The Narrative Function of Clothing in Elena Ferrante’s Troubling Love

Carmela Pesca

Abstract


Elena Ferrante’s first published novel Troubling Love deals with the dark side of the mother-daughter relation as no other of her works. The narration takes the form of a painful assembly of events, dealing with both rupture and continuity between the narrator Delia and the story’s protagonist, her mother Amalia. Essentially, Delia sews images together as they emerge from her visceral, rather than intellective or even imaginative revisiting of her childhood and adolescence. Amalia’s drowned body is progressively dressed by Delia’s pieces of memory, equivalent to clothing items that shape the narrative’s fabric. Part of the communication among different characters happens through exchange of clothes, fabric and lingerie, corresponding to their attempts to tailor Amalia’s narrative in the name of their troubled love, which comes in different patterns. Delia’s recollections of episodes of domestic violence, however, convey laceration and amorphousness, as she continuously stitches and makes adjustments, whereas no clothes or narratives can contain the true Amalia. This essay intends to highlight the path along which the narration’s thread runs. It explores the correspondences between the text’s form and content, and analyzes the narrator’s struggle to come to terms with a character whose very substance remains unreachable, encrypted in her old garments that have resisted violence, manipulation, and imposition of forms.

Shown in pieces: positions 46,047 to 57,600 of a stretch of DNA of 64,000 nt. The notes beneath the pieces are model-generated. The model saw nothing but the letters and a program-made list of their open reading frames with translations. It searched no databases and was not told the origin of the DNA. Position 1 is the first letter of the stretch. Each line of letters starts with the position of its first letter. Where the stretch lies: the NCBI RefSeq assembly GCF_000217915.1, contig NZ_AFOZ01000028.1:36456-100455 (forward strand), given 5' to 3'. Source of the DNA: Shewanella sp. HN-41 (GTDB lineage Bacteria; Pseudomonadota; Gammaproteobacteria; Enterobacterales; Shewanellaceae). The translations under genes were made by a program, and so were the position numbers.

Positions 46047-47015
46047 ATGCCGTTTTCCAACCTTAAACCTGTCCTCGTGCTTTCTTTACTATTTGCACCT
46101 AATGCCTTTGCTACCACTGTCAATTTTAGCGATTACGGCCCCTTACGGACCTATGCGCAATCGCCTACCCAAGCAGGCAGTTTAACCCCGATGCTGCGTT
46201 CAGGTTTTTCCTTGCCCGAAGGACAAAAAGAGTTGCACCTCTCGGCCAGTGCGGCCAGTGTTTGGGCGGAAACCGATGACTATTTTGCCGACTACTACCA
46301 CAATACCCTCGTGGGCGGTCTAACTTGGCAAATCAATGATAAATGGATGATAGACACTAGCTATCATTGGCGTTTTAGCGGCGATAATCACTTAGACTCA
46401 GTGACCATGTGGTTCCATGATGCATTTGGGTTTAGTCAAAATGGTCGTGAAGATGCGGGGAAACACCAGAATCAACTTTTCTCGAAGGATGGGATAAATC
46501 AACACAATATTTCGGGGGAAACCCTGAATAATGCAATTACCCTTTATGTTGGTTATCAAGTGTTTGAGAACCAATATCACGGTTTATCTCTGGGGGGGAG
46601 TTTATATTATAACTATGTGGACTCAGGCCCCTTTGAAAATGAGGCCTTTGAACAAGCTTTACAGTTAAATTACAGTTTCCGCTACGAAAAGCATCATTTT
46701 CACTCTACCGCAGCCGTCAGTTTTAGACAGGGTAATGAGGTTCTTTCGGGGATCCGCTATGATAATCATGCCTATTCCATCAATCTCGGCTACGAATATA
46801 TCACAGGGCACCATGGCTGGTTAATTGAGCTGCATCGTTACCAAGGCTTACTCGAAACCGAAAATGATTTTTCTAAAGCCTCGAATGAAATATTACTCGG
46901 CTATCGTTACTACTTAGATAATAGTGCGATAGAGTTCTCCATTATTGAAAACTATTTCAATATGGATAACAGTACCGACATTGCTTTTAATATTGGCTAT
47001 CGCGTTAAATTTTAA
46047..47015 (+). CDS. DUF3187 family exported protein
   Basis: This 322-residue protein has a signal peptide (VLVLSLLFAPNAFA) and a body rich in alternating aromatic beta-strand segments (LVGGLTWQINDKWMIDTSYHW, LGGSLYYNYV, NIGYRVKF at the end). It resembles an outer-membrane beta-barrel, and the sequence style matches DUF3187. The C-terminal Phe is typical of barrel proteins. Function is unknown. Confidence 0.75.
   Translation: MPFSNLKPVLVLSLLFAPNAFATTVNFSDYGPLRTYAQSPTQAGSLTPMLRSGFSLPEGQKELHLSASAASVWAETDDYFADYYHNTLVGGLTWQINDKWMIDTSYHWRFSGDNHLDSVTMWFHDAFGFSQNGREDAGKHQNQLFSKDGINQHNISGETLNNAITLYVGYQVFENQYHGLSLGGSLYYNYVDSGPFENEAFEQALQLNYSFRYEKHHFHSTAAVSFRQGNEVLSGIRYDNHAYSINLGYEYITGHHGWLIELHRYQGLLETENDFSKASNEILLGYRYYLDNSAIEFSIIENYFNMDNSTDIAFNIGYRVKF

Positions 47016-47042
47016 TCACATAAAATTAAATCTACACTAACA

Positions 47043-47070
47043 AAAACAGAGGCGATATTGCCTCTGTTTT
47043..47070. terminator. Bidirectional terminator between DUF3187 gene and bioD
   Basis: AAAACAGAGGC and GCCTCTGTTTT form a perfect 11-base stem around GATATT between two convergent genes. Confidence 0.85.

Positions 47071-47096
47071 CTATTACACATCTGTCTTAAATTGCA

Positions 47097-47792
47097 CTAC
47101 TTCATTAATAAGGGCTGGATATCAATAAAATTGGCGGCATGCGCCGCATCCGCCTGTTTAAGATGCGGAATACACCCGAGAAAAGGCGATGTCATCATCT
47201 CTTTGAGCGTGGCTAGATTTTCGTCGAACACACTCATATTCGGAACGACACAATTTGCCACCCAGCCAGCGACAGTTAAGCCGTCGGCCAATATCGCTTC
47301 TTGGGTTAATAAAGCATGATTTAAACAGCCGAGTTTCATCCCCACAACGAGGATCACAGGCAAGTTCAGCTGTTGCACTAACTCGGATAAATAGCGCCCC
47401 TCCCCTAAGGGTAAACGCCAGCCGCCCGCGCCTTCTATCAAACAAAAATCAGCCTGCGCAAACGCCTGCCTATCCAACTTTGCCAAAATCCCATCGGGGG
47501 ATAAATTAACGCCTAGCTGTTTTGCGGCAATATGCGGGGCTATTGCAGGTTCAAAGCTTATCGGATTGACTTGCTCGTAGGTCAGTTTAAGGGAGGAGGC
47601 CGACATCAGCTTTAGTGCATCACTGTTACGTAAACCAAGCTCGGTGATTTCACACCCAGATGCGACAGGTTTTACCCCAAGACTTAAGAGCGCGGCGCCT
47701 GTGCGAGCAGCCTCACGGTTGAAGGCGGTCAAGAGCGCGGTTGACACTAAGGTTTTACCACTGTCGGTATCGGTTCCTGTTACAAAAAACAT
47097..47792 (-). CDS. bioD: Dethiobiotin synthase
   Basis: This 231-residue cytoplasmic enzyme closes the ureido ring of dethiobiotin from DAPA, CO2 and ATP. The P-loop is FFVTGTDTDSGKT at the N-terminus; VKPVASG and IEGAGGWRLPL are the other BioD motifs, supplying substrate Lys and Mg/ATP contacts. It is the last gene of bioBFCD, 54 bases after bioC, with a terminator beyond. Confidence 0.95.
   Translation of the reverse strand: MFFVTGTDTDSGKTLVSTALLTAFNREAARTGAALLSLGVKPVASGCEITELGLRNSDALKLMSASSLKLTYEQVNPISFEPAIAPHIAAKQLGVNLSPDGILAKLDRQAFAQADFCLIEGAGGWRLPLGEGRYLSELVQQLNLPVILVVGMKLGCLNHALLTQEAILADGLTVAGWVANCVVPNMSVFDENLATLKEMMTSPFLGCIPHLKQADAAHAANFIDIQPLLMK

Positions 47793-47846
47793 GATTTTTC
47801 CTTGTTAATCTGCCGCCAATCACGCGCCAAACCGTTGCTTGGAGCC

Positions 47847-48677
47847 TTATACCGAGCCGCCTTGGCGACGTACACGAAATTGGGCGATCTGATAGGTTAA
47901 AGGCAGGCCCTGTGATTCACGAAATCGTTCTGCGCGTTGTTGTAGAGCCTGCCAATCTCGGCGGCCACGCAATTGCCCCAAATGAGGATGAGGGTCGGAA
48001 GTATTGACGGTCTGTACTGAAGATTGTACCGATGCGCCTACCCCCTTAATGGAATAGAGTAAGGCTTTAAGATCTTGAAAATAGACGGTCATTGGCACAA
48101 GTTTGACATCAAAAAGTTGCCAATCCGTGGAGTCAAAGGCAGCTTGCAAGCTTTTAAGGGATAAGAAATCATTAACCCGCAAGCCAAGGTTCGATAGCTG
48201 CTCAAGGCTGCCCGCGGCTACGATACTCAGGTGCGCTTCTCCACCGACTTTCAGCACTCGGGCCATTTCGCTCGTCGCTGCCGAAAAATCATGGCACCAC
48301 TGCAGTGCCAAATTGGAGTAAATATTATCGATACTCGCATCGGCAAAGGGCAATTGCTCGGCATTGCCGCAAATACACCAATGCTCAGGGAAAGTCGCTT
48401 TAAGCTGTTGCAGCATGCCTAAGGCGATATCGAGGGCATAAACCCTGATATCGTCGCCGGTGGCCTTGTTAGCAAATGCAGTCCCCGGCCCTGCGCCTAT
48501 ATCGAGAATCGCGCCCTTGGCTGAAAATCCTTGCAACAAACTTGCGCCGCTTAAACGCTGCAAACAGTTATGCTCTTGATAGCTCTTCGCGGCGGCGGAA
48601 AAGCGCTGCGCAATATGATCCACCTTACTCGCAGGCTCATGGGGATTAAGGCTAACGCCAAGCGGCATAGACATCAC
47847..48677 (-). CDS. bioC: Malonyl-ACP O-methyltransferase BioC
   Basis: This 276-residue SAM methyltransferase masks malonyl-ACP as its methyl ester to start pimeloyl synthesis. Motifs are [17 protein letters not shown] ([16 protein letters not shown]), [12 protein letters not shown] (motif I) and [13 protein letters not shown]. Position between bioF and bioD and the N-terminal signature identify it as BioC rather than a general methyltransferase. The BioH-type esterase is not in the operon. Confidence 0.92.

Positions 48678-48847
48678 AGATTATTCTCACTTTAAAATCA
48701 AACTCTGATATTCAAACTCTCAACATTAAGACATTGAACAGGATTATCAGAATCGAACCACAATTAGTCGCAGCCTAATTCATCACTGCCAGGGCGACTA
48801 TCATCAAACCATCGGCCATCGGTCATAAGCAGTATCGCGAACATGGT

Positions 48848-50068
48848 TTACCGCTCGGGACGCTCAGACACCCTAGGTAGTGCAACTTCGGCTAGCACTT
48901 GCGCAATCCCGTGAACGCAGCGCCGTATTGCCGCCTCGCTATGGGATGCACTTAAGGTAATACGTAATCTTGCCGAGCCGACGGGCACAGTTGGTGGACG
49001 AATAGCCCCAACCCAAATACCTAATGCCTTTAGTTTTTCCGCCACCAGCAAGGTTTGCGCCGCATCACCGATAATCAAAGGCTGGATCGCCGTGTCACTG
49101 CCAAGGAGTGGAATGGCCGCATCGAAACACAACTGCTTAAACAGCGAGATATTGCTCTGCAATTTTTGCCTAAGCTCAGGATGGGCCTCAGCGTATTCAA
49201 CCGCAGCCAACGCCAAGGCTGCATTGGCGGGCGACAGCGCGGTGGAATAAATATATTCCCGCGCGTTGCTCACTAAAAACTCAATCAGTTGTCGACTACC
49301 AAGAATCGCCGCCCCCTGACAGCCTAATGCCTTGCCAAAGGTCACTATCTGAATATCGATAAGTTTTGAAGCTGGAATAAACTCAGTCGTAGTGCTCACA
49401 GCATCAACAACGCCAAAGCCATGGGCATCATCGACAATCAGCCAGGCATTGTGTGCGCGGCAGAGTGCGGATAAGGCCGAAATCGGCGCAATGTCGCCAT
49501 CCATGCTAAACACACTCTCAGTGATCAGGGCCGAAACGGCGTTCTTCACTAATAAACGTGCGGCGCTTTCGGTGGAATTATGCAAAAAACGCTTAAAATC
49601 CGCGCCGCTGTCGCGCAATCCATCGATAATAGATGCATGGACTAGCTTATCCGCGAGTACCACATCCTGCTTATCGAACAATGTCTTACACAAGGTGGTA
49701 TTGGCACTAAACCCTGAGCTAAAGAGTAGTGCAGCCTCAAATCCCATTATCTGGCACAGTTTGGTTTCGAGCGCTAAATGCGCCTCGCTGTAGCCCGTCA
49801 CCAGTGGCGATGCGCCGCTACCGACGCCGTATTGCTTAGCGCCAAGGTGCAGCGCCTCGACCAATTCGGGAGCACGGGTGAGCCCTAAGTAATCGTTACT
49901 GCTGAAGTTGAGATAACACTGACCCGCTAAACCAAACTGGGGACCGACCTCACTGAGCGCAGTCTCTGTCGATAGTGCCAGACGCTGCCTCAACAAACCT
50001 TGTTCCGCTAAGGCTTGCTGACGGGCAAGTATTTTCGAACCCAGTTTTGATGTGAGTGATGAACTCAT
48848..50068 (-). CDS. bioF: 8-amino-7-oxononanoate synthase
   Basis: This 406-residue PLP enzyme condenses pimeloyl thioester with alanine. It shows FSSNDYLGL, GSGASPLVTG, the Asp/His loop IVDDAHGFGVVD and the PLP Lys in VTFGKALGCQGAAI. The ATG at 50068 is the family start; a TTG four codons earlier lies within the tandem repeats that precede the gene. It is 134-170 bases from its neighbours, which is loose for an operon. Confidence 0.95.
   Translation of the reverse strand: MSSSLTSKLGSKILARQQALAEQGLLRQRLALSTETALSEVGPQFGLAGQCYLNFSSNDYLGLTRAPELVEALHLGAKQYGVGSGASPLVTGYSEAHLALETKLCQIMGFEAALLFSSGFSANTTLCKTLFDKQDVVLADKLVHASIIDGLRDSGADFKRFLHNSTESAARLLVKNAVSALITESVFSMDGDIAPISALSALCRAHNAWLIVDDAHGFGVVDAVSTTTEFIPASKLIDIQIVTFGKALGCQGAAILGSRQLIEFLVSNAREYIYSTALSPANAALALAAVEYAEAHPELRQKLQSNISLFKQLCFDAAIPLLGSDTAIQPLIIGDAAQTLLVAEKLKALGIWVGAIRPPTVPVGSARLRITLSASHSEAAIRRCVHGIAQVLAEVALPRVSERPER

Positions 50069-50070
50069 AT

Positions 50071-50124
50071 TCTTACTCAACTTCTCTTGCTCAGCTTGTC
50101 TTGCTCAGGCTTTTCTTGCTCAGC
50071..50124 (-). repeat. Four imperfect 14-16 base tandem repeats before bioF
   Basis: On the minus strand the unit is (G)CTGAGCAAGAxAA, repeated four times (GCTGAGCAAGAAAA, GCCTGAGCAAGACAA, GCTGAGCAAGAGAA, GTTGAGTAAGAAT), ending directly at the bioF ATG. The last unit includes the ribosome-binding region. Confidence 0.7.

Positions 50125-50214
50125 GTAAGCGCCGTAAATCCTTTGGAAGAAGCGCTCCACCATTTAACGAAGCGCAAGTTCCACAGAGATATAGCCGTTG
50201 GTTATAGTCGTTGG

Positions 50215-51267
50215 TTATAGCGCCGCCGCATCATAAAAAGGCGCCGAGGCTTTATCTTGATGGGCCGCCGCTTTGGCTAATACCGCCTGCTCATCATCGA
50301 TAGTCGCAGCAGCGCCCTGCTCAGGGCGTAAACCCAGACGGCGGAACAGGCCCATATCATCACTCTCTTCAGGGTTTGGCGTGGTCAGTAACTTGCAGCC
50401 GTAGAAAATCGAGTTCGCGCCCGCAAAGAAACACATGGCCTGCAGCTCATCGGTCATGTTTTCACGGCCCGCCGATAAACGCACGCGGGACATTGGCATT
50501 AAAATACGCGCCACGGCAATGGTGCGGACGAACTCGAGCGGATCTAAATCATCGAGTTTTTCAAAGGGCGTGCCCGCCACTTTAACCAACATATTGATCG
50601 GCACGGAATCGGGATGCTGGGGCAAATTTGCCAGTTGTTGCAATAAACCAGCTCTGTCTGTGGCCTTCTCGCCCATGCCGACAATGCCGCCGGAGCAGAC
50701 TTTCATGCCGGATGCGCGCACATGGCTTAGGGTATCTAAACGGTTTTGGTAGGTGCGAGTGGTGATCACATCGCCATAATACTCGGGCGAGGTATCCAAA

Parole chiave


Mother-daughter relation; Elena Ferrante; narrative body; clothing; amorphousness

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DOI: https://doi.org/10.5903/al_uzh-35

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